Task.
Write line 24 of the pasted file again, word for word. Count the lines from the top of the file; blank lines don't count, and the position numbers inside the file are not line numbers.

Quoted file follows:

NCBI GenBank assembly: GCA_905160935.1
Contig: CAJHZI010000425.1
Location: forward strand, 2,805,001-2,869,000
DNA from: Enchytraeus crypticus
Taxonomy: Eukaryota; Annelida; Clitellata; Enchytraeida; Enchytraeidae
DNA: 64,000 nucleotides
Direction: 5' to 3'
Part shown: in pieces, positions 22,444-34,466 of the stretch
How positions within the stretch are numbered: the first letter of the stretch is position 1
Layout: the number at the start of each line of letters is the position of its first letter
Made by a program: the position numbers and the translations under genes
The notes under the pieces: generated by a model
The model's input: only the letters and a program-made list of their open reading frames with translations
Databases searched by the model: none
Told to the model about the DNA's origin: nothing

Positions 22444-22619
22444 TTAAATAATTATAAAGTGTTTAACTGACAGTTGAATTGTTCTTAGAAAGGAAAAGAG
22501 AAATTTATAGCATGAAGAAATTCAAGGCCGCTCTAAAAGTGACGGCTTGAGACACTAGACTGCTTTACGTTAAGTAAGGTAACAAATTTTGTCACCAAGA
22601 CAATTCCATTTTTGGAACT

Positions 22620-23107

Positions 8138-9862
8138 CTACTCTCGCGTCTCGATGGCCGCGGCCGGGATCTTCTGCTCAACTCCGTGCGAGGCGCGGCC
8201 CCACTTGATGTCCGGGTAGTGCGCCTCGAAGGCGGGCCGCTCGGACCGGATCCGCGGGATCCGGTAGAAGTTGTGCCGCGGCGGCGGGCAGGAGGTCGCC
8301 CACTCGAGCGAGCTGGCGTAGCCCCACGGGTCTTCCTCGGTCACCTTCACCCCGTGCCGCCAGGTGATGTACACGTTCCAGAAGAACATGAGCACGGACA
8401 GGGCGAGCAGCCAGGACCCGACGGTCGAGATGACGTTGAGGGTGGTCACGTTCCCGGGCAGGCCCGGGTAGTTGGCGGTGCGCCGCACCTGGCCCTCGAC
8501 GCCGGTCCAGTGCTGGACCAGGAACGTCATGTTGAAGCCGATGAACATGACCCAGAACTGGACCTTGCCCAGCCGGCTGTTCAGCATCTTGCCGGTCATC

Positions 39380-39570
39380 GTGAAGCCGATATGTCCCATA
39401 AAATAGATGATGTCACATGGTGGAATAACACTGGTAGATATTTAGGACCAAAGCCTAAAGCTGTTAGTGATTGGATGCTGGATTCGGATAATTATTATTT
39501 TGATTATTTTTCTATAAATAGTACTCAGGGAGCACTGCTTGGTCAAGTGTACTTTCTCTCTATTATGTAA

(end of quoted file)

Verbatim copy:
8301 CACTCGAGCGAGCTGGCGTAGCCCCACGGGTCTTCCTCGGTCACCTTCACCCCGTGCCGCCAGGTGATGTACACGTTCCAGAAGAACATGAGCACGGACA